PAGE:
Other reasonable things to use as screensavers, if you have them, are

xdaliclock -root -builtin2 - melting digital clock xswarm -r 2>&- - swimming sperm xwave -root - random 3d graphs xbouncebits - bounce arbitrary bitmaps around ico -r - it's dull, but it's there xv -root file.gif -quit - they don't all have to animate! xsplinefun - bouncing splines kaleid -root - qix-like kaleidescope patterns

You can get all of these from export.lcs.mit.edu. If you know of (or write) any other interesting programs that can be used as screensavers, please let me know!

-- Jamie Zawinski <jwz@lucid.com>

[*] It may be necessary to include "vroot.h" in the program, but that would be necessary for it to work with virtual-root window managers anyway.

And here's what appears to be my first XScreenSaver-related LiveJournal post but that's from only twenty years ago. 4.03.

So my first thought was to fire up the oldest computer I still own and shoot a video of XScreenSaver running on that. I pulled my SGI Indy and SGI O2 off the shelf, but though they both make the still-delightful startup chime, I don't have a VGA monitor (or a PS/2 mouse...) and neither of them wants to play nice with the VGA to HDMI adapter I have. The Indy displays solid black, the O2 solid green. Beats me!

(A reminder that XScreenSaver predates not only HDMI, but USB...)

So instead, here are a couple of YouTube videos of what might be my first two screen savers. Imagine these running in 1-bit monochrome on a 960x640 CRT.

I probably wrote the first line of code in April or May 1991. If a time traveller had told me then, "this will be your life's work", I probably would have been as surprised by that as by ...gestures wildly... the Current State Of Affairs.

Previously, previously, previously, previously, previously.
Tags: , , , , , ,

35 Responses:

  1. narf says:
    2

    I don't have a VGA monitor (or a PS/2 mouse...) and neither of them wants to play nice with the VGA to HDMI adapter I have.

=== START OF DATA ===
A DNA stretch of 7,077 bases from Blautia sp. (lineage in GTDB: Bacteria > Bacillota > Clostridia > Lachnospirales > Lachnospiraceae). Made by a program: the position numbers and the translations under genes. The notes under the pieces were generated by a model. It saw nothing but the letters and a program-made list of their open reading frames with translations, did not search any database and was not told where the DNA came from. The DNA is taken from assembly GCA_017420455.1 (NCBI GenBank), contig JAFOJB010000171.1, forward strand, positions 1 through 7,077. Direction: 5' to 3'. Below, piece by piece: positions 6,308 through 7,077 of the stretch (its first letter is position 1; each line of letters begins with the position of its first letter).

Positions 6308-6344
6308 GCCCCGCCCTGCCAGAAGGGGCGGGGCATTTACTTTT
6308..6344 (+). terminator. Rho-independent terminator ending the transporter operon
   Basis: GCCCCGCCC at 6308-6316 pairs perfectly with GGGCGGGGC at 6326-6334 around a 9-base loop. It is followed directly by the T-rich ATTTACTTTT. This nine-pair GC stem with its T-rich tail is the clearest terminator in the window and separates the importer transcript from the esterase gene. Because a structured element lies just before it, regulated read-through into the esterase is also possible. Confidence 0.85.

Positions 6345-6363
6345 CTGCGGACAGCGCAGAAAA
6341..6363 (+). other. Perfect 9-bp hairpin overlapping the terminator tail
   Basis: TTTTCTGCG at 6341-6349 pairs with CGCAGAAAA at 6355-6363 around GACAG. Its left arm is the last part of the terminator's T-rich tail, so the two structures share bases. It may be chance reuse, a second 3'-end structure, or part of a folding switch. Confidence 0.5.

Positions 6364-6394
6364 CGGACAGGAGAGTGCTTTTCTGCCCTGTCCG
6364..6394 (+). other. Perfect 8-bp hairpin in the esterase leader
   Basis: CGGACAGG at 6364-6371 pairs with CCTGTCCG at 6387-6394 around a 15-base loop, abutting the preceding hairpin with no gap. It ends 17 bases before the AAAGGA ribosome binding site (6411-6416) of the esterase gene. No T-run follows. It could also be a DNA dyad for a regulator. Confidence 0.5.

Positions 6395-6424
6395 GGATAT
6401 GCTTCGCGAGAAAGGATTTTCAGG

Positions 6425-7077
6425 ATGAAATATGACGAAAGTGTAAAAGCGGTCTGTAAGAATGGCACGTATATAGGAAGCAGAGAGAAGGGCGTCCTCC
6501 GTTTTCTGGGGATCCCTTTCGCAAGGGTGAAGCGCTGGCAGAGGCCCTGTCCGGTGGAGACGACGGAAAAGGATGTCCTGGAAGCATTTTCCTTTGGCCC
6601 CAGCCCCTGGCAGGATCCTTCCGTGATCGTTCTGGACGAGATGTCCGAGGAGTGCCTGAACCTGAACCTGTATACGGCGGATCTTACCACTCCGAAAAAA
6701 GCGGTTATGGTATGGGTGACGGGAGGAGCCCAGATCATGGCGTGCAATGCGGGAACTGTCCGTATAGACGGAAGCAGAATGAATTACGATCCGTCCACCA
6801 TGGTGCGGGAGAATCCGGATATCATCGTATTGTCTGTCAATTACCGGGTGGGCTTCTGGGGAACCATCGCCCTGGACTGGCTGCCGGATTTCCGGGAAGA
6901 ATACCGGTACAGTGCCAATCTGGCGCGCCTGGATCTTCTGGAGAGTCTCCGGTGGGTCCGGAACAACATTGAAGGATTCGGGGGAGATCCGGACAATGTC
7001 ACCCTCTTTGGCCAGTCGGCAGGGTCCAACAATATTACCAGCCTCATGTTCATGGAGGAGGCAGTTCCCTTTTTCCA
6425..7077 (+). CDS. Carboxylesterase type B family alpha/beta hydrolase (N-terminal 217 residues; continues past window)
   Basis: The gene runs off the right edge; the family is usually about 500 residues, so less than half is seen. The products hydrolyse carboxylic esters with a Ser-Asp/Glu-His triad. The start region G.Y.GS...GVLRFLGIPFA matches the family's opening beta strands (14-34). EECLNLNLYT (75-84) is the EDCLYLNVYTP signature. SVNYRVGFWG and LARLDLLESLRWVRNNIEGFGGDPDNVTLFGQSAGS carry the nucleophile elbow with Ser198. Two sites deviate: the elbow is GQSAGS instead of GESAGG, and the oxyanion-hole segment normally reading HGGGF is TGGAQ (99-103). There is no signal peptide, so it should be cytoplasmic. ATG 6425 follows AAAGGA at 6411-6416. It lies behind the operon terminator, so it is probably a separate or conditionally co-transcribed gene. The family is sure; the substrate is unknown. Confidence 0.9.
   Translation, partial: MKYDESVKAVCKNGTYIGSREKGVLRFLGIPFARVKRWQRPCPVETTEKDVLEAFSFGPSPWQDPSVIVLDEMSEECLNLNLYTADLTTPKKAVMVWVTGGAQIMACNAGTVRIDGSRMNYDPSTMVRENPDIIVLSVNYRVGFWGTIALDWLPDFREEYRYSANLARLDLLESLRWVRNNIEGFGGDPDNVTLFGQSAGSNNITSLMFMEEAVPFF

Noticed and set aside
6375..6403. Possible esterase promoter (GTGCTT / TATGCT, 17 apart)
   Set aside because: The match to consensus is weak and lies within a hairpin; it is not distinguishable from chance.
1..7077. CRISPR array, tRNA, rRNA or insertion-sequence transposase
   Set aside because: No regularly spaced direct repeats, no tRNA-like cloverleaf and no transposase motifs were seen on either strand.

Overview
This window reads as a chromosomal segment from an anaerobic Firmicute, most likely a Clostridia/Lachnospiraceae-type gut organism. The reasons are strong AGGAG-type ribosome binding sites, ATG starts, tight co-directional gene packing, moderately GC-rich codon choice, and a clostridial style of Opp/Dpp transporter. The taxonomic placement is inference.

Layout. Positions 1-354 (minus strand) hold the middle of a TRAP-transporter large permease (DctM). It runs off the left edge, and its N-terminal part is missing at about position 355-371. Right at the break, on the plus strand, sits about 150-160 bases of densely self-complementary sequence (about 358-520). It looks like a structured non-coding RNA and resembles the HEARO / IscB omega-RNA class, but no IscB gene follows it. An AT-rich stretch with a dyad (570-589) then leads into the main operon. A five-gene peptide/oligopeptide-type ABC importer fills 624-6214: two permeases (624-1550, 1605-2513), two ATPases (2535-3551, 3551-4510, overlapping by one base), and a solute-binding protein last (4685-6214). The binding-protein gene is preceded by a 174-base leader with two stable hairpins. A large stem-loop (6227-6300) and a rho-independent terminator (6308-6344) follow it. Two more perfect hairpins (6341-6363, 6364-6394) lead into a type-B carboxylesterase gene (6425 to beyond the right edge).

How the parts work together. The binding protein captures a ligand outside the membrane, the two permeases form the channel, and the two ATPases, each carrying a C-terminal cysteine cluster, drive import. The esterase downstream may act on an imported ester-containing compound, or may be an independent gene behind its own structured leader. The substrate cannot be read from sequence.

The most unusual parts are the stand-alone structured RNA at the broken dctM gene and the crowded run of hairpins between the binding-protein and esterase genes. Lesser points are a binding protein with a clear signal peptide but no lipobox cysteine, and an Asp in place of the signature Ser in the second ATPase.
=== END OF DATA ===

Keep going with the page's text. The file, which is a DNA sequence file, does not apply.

OH, man! Today was my last day of doing Desktop support. Could have easily scored you both. And, yeah, those VGA to HDMI adapters are... finicky, at best.

    (Your comment box. It has changed? I like it.)

    • James C. says:

      (Your comment box. It has changed? I like it.)

      Apropos of the comment box, there’s no way to make it go away after you press “Reply”. A nice feature would be that if you press “Reply” again it would disappear. This would help people resist adding a comment.

      • narf says:

        +1 for James C feature request. Happy to have his comments be memory holed if he doesn't want them to hit the interwebs. Where is the gofundme for this?

  2. Zygo says:
    3

    (A reminder that XScreenSaver predates not only HDMI, but USB...)

    ...and EDID, but not XGA (close, though).

    I'm guessing that SGI didn't spend a whole lot of effort on making their VGA output signalling compatible with cheap PC monitors, so they may be too exotic for the tame subset of signal parameters that a modern VGA->HDMI can handle.  My experience with HP and Sun monitors of that era was that almost every timing signal was the opposite of the typical PC's signal polarity, and my experience with VGA converters of this era is that they really only understand a few standard image sizes.

    Back in the day, I'd run xscreensaver on monochrome portrait-orientation NCD X terminals...for about 5 minutes, because the network bandwidth required for 2 FPS animation would cripple the entire computer lab.

    • jwz says:
      1

      Yeah, I did some searching and did not find that post I hoped for, the one that said "here's how I got my Indy or O2 to display HDMI." Oh well, back on the shelf they go.

      • Glaurung says:

        SGI machines expect the monitor to understand the "sync on green" signal.  Lots of LCDs do not support this anymore.

        There's a list of known compatible monitors here: https://wiki.preterhuman.net/Monitors_on_SGI_Machines
        and here (mixed up with lots of "does not work" entries, unfortunately):
        http://ps-2.kev009.com/sog/

        And there's a way to hack a cable to make an SGI work with any LCD.  Someone was selling their homemade cables on ebay as of 2018:
        https://forums.irixnet.org/thread-382.html

        • jwz says:

          Non-promising non-answer. Non-answer that seems to solve the VGA step but does not verify the HDMI step.

          • Glaurung says:

            This sort of incompatibility is why I gave up on retrocomputing.  If you want to use your antique computer from time to time, you'll need to get a separate monitor that speaks its language. Mercifully there are made-this-century flat panels that can be had fairly cheaply which understand sync on green, so you won't be as badly off as those with old NEXT systems who have to use a massive proprietary CRT.

        • A. Wilcox says:

          I've never managed to have an SGI system display anything using anything but a 13W3->VGA adaptor.  Daisy-chaining to DVI, HDMI, DP, mDP, etc have never worked – even to monitors that will display the signal fine on VGA (so SOG shouldn't be an issue for the panel itself).  You'd probably need a "sync stripper" in the path, since I don't think the convertors for VGA to [Foo] would create a valid signal given an SOG input.

    • jwz says:
      1